tion paid to the purchase and sale of sheep.
Offlee with J. 1. Want A Co. oca-lplm
R. E. JACKSON,
(CONTRACTOR AND BUILDER,
Main street, a few doors below First, Los
Angeles. Contracts for buildings, and all
work executed iv a satisfactory manner,
NINTH STREET, RETWEEN
Grasshopper and Griffin streets,
Gentlemen's, HOTEL AND RESTAURANT
WASHING done on reasonable terms.
PEARL BUTTONS sewed on, and ordinary
MENDING done. Washing called lor and de
livered, FREE OF CHARGE.
iM5' order slate at Rroderick's Book Store.
oc2-lmlp J. s. O'NEIL
OPPOSITE U. S. HOTEL, MAIN ST.
The purest WINES, the choicest CIGARS,
and the best FANCY DRINKS concocted
south of San Francisco.
ne Temple Rlock, next to Wells, Fargo A
Company's office. no2-linlp
I. B. FERGUSON'S
la tbe Exelitaive CommlMHion Honae to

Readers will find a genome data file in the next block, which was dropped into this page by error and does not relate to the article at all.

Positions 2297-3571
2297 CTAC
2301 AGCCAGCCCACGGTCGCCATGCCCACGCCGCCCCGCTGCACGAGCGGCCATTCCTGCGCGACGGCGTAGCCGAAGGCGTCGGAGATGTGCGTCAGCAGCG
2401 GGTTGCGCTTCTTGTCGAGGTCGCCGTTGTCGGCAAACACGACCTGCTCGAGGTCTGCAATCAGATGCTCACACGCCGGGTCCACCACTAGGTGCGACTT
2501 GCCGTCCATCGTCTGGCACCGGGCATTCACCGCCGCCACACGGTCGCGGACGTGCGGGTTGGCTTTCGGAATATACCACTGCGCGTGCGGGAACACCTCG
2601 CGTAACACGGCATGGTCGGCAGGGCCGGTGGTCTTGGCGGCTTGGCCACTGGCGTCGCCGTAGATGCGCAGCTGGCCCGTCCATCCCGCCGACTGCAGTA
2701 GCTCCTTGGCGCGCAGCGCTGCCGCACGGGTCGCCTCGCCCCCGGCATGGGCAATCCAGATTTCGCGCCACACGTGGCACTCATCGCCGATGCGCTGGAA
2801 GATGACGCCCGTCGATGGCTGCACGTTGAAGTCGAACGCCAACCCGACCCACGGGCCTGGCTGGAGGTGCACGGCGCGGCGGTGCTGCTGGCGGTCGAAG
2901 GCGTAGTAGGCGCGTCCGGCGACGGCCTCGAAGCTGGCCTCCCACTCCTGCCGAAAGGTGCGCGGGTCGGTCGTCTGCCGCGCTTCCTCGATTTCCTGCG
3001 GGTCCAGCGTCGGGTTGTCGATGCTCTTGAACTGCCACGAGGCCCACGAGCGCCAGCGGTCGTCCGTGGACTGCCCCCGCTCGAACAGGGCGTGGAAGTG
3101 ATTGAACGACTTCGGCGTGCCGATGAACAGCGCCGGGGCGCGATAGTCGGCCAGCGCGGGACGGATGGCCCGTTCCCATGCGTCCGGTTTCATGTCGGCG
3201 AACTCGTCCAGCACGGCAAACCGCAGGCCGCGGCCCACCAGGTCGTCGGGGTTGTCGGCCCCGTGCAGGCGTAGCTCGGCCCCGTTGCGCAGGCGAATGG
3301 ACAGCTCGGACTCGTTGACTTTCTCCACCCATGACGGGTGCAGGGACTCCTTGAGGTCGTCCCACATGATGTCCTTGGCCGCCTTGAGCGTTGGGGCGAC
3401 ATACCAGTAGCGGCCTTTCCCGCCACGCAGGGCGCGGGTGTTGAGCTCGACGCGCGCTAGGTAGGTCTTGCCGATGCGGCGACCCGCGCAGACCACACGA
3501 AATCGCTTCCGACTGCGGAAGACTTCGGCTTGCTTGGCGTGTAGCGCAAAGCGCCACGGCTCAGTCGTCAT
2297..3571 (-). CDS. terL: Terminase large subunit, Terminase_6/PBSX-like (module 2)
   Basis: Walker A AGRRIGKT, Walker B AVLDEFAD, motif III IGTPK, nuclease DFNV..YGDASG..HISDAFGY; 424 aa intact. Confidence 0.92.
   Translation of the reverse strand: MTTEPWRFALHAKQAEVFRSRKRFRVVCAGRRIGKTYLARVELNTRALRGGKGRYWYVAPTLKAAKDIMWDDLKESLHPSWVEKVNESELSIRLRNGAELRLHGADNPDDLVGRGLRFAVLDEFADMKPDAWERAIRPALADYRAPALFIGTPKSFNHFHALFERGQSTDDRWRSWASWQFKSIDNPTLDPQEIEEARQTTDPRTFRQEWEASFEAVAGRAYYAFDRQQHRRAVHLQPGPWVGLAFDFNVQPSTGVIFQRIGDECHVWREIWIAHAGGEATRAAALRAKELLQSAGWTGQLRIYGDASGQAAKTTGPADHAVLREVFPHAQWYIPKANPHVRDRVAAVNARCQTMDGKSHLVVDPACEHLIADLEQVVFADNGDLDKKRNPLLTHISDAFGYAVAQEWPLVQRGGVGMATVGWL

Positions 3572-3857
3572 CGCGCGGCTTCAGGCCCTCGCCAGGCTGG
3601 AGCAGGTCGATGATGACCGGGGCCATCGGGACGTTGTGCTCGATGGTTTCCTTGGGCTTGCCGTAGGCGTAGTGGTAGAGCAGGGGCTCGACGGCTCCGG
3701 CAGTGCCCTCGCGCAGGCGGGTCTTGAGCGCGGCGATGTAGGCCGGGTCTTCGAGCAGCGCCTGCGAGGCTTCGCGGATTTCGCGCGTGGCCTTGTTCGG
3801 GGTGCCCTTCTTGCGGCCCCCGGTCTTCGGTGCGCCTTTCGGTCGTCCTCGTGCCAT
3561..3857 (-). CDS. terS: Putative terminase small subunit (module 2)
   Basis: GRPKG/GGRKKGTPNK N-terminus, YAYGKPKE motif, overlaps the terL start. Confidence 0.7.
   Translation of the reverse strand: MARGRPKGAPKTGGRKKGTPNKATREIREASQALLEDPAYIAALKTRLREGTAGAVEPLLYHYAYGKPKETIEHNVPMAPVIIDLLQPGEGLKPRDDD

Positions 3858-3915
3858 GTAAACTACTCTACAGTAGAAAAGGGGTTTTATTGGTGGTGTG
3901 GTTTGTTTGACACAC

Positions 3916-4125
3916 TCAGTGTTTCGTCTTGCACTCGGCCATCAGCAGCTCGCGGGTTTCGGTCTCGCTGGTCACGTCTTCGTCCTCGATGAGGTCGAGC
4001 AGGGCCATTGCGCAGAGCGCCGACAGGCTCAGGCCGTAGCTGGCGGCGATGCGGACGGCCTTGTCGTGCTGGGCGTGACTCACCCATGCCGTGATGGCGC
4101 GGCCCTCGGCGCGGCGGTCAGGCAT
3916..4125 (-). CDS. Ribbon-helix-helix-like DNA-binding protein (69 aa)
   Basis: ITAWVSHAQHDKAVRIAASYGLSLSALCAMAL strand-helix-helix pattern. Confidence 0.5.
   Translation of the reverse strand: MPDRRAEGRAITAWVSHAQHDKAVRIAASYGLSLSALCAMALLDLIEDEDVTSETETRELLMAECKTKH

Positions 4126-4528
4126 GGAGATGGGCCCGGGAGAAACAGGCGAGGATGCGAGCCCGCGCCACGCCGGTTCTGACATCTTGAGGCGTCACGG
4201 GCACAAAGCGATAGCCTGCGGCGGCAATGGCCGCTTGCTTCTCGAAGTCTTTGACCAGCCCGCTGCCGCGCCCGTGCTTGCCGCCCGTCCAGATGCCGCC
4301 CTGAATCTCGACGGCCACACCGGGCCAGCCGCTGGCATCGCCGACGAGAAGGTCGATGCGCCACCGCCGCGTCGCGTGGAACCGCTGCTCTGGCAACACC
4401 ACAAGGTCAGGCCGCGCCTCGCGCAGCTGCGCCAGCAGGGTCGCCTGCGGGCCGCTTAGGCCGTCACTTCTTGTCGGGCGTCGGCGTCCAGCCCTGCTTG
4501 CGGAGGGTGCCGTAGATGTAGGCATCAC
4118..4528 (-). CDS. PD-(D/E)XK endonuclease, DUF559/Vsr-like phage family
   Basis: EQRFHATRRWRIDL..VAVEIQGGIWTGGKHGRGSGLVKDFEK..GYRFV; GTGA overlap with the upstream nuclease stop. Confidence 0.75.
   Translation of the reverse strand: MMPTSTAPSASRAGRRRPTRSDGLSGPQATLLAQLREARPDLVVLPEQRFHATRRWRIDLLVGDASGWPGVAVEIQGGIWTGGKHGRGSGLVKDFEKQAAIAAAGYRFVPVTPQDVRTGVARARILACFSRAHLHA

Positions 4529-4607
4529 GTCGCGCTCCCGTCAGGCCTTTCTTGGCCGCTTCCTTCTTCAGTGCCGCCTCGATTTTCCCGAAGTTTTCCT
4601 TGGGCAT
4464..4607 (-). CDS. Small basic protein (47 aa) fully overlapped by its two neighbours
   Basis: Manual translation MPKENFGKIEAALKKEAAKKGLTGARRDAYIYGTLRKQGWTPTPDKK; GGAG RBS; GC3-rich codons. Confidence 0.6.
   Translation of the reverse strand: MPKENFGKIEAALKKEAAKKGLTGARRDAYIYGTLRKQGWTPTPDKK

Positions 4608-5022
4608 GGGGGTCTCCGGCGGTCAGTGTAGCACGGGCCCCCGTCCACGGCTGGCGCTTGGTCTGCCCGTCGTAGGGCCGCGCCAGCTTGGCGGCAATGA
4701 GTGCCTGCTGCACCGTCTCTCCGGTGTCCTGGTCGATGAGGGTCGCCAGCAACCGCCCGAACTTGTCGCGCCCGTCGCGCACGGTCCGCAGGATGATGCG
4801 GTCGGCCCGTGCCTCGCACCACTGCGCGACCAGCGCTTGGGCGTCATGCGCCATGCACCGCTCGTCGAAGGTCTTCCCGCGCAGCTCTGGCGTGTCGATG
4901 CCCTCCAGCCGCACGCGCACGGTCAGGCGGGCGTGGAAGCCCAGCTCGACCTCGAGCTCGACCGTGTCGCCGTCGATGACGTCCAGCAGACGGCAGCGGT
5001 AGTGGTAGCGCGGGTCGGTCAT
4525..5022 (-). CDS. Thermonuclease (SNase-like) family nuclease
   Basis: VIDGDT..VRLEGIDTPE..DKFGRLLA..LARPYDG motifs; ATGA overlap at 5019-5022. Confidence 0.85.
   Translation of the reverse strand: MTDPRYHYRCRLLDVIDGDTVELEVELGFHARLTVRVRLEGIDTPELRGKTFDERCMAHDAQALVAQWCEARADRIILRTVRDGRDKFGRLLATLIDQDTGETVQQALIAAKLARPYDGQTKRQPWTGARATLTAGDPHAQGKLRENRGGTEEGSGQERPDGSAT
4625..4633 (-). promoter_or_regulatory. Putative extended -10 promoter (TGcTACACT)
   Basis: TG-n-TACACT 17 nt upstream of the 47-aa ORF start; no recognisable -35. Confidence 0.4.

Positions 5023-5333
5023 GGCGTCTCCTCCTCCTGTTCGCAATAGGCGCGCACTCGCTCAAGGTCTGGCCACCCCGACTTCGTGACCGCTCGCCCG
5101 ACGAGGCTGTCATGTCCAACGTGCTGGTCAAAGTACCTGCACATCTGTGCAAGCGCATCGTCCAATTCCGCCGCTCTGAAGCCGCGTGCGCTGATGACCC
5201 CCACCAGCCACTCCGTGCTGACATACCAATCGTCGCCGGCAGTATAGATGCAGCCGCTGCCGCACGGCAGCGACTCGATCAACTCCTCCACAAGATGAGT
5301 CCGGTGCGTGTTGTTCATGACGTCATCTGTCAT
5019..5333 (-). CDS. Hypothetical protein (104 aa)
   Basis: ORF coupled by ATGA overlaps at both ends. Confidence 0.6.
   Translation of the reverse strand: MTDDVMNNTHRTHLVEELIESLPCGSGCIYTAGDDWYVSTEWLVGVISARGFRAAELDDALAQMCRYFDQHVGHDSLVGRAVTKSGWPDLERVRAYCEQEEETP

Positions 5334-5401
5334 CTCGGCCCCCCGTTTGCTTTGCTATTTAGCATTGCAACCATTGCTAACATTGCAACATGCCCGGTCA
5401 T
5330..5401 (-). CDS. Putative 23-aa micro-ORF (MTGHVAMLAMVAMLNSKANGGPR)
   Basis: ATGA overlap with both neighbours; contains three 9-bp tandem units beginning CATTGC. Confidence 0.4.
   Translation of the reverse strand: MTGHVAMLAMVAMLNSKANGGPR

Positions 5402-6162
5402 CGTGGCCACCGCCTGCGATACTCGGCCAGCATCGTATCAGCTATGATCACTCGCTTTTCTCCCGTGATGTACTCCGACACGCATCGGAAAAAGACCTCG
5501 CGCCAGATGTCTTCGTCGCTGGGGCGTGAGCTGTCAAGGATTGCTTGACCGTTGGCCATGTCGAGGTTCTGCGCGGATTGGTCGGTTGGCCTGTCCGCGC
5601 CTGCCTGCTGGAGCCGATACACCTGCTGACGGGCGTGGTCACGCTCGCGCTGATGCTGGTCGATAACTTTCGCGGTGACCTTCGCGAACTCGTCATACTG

iro to for KverythluK Yon Want.
FOR WA RDING St CO MMIBS lON.
J. L. WARD &, CO.
LONDON ASSURANCE CORPORATION;
UNION INSURANCE COMPANY OF SAN FRANCISCO;
COMMERCIAL [MARINE] INSURANCE COMPANY,
(Combined assets exceed S14.O00.OOO)
BABCOCX'S FIRE EXTINGUISHER;
BAKER t HAMILTON'S AGRICULTURAL MACHINERY:
THE CELEBRATED BAIN WACON;
SWAN BREWERY CO.'S ALE ANO PORTER.
HELLMAN, HAAS & CO.
ANO COMMISSION MERCHANTS,
HAVE FOR SALE
THE PUREST GROCERIES,
THE BEST PROVISIONS,
Liquors, Cigars and Tobacco
Of the choicest Imported Rrands.
Paints, Oils, Doors, Sashes,
BLINDS, FARMING IMPLEMENTS.
14 and 16 I/is Angeles und Commercial Sts.,
no.il * EOS ANGELES. [Im-Ip
Vy General denier In all kinds of COUN
Hides, Grain and Wool.
Makes advances on Consignments to all
parts ofthe United states. Nos. 24 and 34
Aliso St.. LOS ANGELES. oe.Vlyfp
J. G. JACKSON
Keeps all kinds of
Lumber, Shingles, Laths,
DOORS, WINDOWS, RLINDS,
CEMENT AIM) HAIR.
CORNER OF .